Dr. Bloodmoney: A Story of Reversals
I must admit: I enjoyed Dr. Bloodmoney more than I thought I would. After some temporal disorientation in the first few chapters, I acclimated to the ever-changing points of view, and found the book to be a real page-turner.
If I had to describe what the story was about, in a birds-eye sense, I’d say it was about reversibility. After the war, we find that those people who were worth the least in society (both in terms of financial compensation and prestige) suddenly have the most to offer. I’m thinking in particular of handymen and farmers. Also, we find that coin money, once relegated to the level of almost a nusance (indeed, some people don’t even bother to pick up change if they drop it, or think nothing of leaving coinage in tip at coffee shops), now becomes more valuable than paper money since the it is made of metal. Moreover, and perhaps most strikingly, those who were deemed “freaks” in the pre-world society are now “a dime a dozen.” This is not only owing to the scrappiness of peopele like Hoppy, but also to the physiological damages otherwise normal people suffered as a result of the bombs and subsequent radiation poisoning. Also, there seems to be an attempt to rehabilitate the image of the city as a menacing place, especially at the end of the book when all seems warm and bustling–in sharp contrast to the country, where ALL of the mentally ill and REALLY dangerous characters settled. So the contry is no longer pastoral. And, while Stuart’s horse is eaten by some unsavory folks in the middle of the book, the city is nevertheless set up at the end as the place from which civilization will (apparently) proceed.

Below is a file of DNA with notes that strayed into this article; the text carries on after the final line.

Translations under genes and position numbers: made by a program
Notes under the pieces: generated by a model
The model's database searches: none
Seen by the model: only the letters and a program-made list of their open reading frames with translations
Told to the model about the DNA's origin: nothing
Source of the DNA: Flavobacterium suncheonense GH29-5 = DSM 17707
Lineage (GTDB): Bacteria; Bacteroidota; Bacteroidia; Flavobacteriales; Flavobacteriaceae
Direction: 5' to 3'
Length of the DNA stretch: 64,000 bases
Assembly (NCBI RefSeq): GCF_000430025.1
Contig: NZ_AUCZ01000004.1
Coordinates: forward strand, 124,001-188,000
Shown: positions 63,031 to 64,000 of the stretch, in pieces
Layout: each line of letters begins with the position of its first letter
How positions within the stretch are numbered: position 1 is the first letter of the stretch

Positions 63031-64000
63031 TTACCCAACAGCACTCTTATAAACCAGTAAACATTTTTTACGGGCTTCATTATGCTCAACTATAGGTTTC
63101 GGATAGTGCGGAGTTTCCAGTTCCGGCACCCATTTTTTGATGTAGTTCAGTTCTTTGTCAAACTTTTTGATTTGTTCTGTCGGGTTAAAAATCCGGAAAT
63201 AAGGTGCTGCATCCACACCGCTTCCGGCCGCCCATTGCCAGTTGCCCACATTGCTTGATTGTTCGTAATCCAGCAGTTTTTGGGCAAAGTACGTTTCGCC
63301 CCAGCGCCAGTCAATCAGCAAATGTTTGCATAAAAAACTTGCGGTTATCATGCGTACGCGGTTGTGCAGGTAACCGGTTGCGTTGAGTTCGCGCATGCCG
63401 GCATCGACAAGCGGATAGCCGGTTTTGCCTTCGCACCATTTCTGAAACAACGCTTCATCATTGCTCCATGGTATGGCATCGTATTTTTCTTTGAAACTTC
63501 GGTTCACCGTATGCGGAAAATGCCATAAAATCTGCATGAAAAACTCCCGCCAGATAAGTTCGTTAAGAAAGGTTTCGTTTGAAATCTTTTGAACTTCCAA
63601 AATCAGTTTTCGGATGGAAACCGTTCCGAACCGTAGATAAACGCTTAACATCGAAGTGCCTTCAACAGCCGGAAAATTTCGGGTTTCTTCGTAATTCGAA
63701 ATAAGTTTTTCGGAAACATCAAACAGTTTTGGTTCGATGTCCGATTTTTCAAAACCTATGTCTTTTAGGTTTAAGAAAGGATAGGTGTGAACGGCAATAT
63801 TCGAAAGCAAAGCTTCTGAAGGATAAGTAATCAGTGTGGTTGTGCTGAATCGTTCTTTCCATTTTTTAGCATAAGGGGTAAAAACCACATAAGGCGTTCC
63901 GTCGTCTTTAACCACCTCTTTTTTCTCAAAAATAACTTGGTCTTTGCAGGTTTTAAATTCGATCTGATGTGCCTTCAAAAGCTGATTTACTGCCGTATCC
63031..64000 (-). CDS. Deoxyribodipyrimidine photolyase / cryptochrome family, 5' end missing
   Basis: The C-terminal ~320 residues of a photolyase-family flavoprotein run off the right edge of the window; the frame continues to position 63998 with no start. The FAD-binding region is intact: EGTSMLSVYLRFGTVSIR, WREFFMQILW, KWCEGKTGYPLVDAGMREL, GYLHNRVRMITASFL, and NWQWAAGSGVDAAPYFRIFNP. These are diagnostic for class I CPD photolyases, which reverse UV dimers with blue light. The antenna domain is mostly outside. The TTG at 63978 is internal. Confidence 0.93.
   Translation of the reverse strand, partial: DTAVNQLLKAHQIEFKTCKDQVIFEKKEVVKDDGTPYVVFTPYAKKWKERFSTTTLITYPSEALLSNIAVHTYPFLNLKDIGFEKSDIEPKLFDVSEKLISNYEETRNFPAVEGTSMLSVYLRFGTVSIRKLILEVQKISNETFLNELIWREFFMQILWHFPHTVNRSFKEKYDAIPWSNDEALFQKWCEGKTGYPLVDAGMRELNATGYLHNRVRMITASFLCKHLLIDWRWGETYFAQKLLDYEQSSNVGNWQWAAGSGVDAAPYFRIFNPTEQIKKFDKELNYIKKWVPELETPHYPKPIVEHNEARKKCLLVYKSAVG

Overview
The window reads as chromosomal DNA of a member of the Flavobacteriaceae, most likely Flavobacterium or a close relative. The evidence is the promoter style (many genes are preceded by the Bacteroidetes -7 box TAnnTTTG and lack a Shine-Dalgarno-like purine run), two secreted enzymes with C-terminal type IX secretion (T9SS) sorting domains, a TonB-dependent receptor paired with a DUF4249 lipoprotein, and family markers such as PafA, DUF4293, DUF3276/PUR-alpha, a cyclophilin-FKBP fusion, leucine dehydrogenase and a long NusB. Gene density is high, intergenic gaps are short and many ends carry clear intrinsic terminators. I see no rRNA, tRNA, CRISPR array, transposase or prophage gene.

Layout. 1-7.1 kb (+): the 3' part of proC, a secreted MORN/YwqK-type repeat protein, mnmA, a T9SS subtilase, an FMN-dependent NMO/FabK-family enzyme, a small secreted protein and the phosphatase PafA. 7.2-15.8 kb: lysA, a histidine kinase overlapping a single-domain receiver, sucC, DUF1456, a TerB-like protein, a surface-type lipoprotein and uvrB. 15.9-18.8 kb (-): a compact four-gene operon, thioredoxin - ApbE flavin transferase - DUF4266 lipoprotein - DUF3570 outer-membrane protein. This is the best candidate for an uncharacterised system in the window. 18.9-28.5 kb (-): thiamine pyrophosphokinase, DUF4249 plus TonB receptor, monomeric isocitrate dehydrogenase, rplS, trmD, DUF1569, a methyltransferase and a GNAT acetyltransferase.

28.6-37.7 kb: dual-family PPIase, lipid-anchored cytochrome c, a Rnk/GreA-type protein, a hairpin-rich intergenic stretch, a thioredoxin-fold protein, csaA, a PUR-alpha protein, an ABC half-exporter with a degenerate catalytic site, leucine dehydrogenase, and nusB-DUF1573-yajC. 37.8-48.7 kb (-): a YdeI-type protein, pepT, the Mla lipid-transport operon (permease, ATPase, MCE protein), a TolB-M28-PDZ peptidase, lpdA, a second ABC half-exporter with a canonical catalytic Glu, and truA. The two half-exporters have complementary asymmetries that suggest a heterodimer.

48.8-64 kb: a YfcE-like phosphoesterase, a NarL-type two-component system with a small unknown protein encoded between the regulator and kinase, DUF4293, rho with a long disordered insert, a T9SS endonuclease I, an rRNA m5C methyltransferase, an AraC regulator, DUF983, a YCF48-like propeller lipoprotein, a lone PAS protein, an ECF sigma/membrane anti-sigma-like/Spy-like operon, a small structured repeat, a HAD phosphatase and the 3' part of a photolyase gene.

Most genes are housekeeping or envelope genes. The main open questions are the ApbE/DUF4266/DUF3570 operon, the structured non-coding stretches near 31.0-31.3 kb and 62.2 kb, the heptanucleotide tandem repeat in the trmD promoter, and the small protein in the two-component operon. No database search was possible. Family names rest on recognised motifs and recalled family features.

Interestingly, black people remain discriminated against. No reversal seems to have occured on that front. Likewise is it with those who are mentally ill. Here, there’s an interesting binary drawn between those who are severely deranged and, literally, dangerous, and those who are passively traumatized. In the latter category I’d place Dangerfield and Bonny. Dangerfield because of the somewhat humorous tales he tells about his childhood loves, and Bonny because of her almost manic desire to “keep moving” and not to think about the parts of her life that disturb her (i.e. Bluthgeld’s schizophrenia and her daughter’s strange relationship with the growth inside her). The representatives of the former are, of course, Bluthgeld and Hoppy.
Actually, given that point regarding Hoppy, I wonder what Dick was REALLY saying about people who’re physically different. Possibly nothing since it wasn’t as though ALL of the phoces rose up in a coup: it was only one. So perhaps the only point is this horribly depressing one that it’s possible for a person to be both physically and mentally deranged. What a shame, too, because for a while, Hoppy was actually challenging the notion of what it means to be “disabled” to a fascinating degree. Of course, he wanted to be more human than human (so to speak), which is perhaps to say that he wanted to be brain + machine. He did, in fact, consider himself to be a thing apart from humans, which is evident when he considers them AS humans, and as such DISTINCT from himself. Perhaps for a while–given Hoppy’s abilities and his proven worth to the struggling community–we might be tempted to think that his is the better deal: that we shouldn’t work toward the automation and disembodied intellect Hoppy so clearly represents. But, then, what are we to make of the fact that he’s litterally killed/overtaken by a homunculus: a tiny human–the ESSENCE of physicality? And the fact that the homunculus, Bill, takes over Hoppy’s apparatus? AND this (moral) notion that the homunculus–the savior of mankind–was the product of an illicit affair between Bonny and Gill?